HS2 is no replacement for a third runway at Heathrow -- in fact it strengthens the case

on Tuesday, 24 January 2012. Posted in News from 2012, James's blog

One of the biggest myths which was originally propagated by then shadow transport secretary Theresa Villiers is the completely crazy idea that building a high-speed rail line from London to Liverpool, Manchester and Leeds would be a viable alternative to the construction of a third runway at Heathrow airport. In fact, nothing could be further from the truth.

Consider these realities:

Crossrail is already going to bring about a massive improvement in direct access to Heathrow from numerous destinations in central and east London, including the Docklands.

Meanwhile, connections to Stansted, Luton and Gatwick are only slightly improved due to better linkage with the Stansted Express at Liverpool Street and with Thameslink services, which operate to both Luton airport Parkway and Gatwick, at Farringdon.

HS2 Phase 1 will have an interchange with crossrail at Old Oak Common, providing much quicker access to Heathrow from Birmingham and Manchester, assuming a direct service is added to reach terminal 5.

The second phase of HS2 will also enable more passengers from Leeds to get a fast connection to Heathrow, and a spur may also be added to run directly into the Heathrow complex, although I personally doubt this will happen at this stage, due to the huge extra cost of bringing larger trains into the Heathrow complex, and the dilution effect of having to serve so many different terminals.

Meanwhile, as I have already commented, HS2 will have very little impact on the domestic flights market -- for starters, there just aren't any flights from London to Birmingham, Liverpool or Leeds Bradford, whereas the train already has the lion's share of the market between London and Manchester.

There will be some time-saving or train journeys between London and central Scotland with Phase 2, but these are unlikely to be that significant, as the journey time to Edinburgh and Glasgow will still be around 3 1/2 hours.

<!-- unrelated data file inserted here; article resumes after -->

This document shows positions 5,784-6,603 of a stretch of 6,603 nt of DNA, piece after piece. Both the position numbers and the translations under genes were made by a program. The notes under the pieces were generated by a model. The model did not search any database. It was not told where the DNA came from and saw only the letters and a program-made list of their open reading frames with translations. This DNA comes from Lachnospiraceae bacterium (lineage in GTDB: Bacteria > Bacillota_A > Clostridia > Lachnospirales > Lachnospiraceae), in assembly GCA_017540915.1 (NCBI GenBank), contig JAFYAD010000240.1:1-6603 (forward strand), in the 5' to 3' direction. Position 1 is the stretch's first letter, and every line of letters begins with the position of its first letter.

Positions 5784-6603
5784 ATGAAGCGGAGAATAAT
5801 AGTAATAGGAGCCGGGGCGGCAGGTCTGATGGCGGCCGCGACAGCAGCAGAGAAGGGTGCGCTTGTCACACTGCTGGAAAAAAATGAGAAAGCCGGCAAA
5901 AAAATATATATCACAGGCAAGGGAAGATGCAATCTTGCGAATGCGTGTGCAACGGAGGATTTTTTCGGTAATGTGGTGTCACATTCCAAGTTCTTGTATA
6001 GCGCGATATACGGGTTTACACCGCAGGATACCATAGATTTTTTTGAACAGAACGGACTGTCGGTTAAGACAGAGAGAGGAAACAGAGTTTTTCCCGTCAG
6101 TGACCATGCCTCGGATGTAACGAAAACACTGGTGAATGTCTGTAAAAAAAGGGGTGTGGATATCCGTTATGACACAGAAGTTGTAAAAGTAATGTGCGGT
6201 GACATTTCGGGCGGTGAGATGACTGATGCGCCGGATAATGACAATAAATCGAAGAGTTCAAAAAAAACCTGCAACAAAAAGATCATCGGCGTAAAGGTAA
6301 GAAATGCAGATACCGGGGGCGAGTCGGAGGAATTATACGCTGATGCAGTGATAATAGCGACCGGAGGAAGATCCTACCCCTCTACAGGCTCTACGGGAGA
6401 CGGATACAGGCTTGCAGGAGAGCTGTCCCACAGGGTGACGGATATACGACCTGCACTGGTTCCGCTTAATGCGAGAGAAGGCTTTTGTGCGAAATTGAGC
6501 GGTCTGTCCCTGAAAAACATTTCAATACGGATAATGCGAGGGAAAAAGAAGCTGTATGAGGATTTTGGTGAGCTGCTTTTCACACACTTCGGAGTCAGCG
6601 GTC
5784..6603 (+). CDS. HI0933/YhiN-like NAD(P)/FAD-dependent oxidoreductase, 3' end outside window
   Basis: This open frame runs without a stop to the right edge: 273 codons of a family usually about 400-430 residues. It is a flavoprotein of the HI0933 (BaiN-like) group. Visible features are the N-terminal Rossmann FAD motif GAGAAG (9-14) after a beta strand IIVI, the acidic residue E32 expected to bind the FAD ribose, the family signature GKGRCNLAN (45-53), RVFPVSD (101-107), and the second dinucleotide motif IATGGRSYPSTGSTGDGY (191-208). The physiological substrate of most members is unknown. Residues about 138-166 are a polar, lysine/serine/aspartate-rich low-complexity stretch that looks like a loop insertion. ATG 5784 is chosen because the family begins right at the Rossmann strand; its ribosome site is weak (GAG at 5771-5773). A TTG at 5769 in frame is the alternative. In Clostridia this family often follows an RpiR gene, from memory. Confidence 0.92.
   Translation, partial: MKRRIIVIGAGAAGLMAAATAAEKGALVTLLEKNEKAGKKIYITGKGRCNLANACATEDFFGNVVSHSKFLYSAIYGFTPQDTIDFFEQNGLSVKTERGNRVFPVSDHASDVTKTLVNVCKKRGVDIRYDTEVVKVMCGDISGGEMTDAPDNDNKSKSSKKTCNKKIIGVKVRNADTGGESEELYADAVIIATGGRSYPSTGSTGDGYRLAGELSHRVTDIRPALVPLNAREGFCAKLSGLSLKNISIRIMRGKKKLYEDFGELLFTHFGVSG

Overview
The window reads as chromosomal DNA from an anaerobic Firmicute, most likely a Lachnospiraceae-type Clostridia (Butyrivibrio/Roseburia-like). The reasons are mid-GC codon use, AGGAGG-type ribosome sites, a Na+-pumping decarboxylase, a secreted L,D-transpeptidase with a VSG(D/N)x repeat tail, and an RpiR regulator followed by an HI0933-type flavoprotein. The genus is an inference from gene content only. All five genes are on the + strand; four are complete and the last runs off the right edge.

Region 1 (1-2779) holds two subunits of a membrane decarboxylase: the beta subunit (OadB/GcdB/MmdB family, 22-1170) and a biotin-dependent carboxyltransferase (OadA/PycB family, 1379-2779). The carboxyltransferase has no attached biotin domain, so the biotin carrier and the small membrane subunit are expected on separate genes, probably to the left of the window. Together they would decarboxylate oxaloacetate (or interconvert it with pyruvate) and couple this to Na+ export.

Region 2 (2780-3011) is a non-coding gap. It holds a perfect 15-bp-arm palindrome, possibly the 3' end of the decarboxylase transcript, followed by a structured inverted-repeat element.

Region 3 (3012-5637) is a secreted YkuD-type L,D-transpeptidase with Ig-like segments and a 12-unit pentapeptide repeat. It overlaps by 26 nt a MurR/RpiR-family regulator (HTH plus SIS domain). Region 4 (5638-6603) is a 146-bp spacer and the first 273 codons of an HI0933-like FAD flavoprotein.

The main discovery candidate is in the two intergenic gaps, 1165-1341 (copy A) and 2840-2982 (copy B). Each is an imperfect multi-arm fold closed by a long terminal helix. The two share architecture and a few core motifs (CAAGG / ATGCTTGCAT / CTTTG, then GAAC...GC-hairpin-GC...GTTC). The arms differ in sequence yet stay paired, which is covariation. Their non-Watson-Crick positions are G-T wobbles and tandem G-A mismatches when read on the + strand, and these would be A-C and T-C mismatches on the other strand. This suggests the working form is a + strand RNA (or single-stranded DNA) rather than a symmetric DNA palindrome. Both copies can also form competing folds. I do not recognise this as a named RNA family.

The scenario quoted by the government is that HS2 could remove 6,000,000 seats per year from the UK domestic flights market, a figure that is clearly grossly optimistic.

Even if HS2 was built to run all the way through Newcastle and up to Edinburgh and Glasgow, and the journey time was brought down as low as the 2 to 2 1/2 hour mark, it has to be remembered that London airports are scattered over a wider geographical area. Even with a substantial time-saving between the city centres, people wanting to get to places such as Surrey or Brighton (Gatwick); Bedford, Luton and Milton Keynes (Luton -- remember, Milton Keynes is not on HS2); or Cambridge or Basildon (Stansted), might still be more likely to fly, if such routes still exist by then, giving the extent to which the double helping of APD already clobbers domestic flights.

Even if the 6 million figure was true, any runway built in the south-east will be done so with the aim of increasing capacity by at least 25 million passengers per year in order to recoup the investment.

Clearly, there is nothing to compare.

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